And that’s why it’s a mistake for South Floridians not to worry about tropical cyclones until after those monsters start boiling up off the African coast in August and September. Those early- and late-season storms are dangerous, too.
Those that form in the Gulf of Mexico often move northeast and across the Florida peninsula, bringing that area under the storm’s front-right quadrant, its most powerful part. And that can mean heavy rainfall, or tornadoes or other wind events.
The calm first two months of hurricane season is a period forecasters sometimes call the “preseason.” It averages one hurricane every other year. The most likely starting points are the western Caribbean and the Gulf of Mexico.
“Those are the most-favored areas for development because the water temperatures in the early part of the season are warm enough, and the rest of the Atlantic basin is still not there yet,” National Hurricane Center spokesman Dennis Feltgen said Friday.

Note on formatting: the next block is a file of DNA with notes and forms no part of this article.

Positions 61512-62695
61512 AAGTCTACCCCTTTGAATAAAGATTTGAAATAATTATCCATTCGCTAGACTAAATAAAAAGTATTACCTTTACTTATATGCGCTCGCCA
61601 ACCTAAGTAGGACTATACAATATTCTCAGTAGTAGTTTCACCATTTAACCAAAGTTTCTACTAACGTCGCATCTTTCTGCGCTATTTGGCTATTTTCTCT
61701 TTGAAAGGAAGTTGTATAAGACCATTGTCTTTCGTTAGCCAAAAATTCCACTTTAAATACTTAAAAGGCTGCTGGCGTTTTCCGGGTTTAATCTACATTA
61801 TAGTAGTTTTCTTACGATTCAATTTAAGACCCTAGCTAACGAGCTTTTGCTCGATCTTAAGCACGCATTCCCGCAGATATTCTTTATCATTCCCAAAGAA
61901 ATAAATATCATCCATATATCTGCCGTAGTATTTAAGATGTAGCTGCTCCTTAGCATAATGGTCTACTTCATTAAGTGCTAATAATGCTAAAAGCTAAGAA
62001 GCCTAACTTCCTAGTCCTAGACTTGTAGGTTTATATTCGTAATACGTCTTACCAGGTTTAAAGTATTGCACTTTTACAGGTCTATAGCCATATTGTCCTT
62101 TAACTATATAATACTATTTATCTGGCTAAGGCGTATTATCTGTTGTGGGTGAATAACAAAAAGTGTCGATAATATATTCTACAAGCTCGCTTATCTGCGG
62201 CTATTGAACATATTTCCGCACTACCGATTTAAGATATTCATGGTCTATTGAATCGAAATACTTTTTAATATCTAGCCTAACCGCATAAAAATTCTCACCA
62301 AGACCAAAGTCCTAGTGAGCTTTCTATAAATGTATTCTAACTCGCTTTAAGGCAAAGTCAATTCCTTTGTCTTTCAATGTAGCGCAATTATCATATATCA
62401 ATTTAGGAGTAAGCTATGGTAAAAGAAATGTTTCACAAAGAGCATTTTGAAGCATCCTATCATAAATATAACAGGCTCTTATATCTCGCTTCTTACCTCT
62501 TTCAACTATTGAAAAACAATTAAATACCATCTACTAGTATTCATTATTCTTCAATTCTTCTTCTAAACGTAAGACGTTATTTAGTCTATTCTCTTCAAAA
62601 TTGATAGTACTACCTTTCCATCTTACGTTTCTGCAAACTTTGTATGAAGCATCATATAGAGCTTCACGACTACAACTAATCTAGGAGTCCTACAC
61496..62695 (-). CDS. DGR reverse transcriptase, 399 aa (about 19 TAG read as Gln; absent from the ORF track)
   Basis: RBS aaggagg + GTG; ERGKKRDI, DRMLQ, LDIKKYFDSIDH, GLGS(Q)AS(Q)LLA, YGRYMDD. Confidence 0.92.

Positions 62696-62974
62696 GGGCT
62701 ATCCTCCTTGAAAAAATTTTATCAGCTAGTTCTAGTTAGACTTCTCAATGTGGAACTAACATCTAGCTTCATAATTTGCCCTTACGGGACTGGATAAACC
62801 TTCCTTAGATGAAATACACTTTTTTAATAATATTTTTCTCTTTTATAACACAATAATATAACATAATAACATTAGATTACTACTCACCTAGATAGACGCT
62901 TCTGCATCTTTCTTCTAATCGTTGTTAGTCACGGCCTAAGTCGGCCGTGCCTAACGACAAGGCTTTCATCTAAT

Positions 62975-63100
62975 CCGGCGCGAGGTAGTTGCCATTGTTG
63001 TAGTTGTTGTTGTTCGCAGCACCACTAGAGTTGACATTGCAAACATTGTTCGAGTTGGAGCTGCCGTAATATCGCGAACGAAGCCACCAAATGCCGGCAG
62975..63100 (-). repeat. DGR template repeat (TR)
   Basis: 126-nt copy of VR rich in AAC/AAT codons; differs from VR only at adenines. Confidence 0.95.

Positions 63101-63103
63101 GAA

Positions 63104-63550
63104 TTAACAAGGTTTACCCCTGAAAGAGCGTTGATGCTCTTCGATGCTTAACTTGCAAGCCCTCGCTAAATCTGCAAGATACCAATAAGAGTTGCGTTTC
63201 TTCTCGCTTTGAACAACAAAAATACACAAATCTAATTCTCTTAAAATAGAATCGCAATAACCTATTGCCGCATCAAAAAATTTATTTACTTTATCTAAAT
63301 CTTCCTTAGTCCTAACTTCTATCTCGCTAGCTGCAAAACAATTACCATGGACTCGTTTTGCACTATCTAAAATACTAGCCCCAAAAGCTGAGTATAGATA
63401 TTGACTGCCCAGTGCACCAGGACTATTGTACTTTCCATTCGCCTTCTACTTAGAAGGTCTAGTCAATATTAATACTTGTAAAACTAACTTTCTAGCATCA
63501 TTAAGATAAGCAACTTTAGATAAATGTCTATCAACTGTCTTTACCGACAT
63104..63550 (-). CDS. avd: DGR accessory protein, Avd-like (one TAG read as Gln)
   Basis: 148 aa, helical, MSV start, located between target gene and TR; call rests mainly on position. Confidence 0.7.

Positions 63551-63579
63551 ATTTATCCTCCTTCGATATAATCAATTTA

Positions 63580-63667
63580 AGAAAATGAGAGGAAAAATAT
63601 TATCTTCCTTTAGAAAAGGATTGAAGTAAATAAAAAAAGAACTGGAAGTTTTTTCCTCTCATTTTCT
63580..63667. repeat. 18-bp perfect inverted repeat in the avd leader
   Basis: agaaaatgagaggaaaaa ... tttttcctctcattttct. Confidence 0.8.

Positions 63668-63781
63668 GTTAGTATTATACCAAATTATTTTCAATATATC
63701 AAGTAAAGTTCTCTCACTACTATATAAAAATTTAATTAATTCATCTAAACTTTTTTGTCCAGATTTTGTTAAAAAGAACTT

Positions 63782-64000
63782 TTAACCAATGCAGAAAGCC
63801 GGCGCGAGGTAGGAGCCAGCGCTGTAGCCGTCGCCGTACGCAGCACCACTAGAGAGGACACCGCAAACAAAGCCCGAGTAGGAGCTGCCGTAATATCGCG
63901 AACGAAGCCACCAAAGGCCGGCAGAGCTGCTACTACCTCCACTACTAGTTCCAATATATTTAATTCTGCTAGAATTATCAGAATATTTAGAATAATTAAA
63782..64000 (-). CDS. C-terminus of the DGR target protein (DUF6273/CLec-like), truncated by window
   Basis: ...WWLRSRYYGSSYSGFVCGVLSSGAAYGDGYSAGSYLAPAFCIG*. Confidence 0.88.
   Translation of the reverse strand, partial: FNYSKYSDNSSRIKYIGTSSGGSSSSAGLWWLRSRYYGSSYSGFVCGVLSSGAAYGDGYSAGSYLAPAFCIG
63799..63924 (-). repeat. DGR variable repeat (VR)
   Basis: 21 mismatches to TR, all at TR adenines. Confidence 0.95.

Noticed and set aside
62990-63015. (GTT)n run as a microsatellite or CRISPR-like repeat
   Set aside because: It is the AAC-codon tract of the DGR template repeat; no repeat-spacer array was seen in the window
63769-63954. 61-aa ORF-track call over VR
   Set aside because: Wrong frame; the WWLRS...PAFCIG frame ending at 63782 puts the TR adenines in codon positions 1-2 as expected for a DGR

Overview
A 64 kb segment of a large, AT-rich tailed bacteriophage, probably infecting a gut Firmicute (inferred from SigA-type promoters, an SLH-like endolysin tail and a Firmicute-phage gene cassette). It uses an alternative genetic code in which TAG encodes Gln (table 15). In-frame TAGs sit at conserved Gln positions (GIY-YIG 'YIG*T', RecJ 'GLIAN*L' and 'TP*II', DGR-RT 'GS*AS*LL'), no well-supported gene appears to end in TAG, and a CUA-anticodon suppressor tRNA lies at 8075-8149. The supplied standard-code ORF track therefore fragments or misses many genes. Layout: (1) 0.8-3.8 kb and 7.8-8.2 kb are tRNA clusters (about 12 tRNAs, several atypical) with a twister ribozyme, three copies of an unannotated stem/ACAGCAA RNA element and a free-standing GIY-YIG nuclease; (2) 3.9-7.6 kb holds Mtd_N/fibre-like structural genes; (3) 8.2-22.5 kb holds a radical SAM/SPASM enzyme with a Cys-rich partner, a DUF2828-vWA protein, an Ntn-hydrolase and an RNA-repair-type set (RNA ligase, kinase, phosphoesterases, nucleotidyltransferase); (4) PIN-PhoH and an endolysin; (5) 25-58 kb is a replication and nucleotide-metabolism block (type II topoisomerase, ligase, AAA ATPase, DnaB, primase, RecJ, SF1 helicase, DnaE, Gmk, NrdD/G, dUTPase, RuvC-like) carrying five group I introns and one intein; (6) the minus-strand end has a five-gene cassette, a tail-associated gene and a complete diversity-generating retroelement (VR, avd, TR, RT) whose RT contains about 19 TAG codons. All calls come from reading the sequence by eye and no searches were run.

The height of the season comes because storms feed on warm water, and water is at its warmest in August and September. Also, wind shear — the difference between high and low winds, which tends to sap storms’ strength — is at its weakest. Plus, lower levels of the atmosphere are dripping with moist air.
August, September and October have accounted for more than 80 percent of the 600-plus hurricanes recorded since 1866. June and July account for only about 9 percent.
Those three months in the heart of the season account for about 95 percent of all major hurricanes, those with top sustained winds of at least 111 mph. And the six weeks starting in mid-August are when more than half of all hurricanes have happened.
But late-season storms also can do damage.
“As we get to the end of the season, the Atlantic’s cooling off, (and) the most favored areas of development shift back to the western Caribbean and specifically the eastern Gulf,” the hurricane center’s Feltgen said. “The western Gulf’s starting to shift already; you’re starting to get increased wind shear.”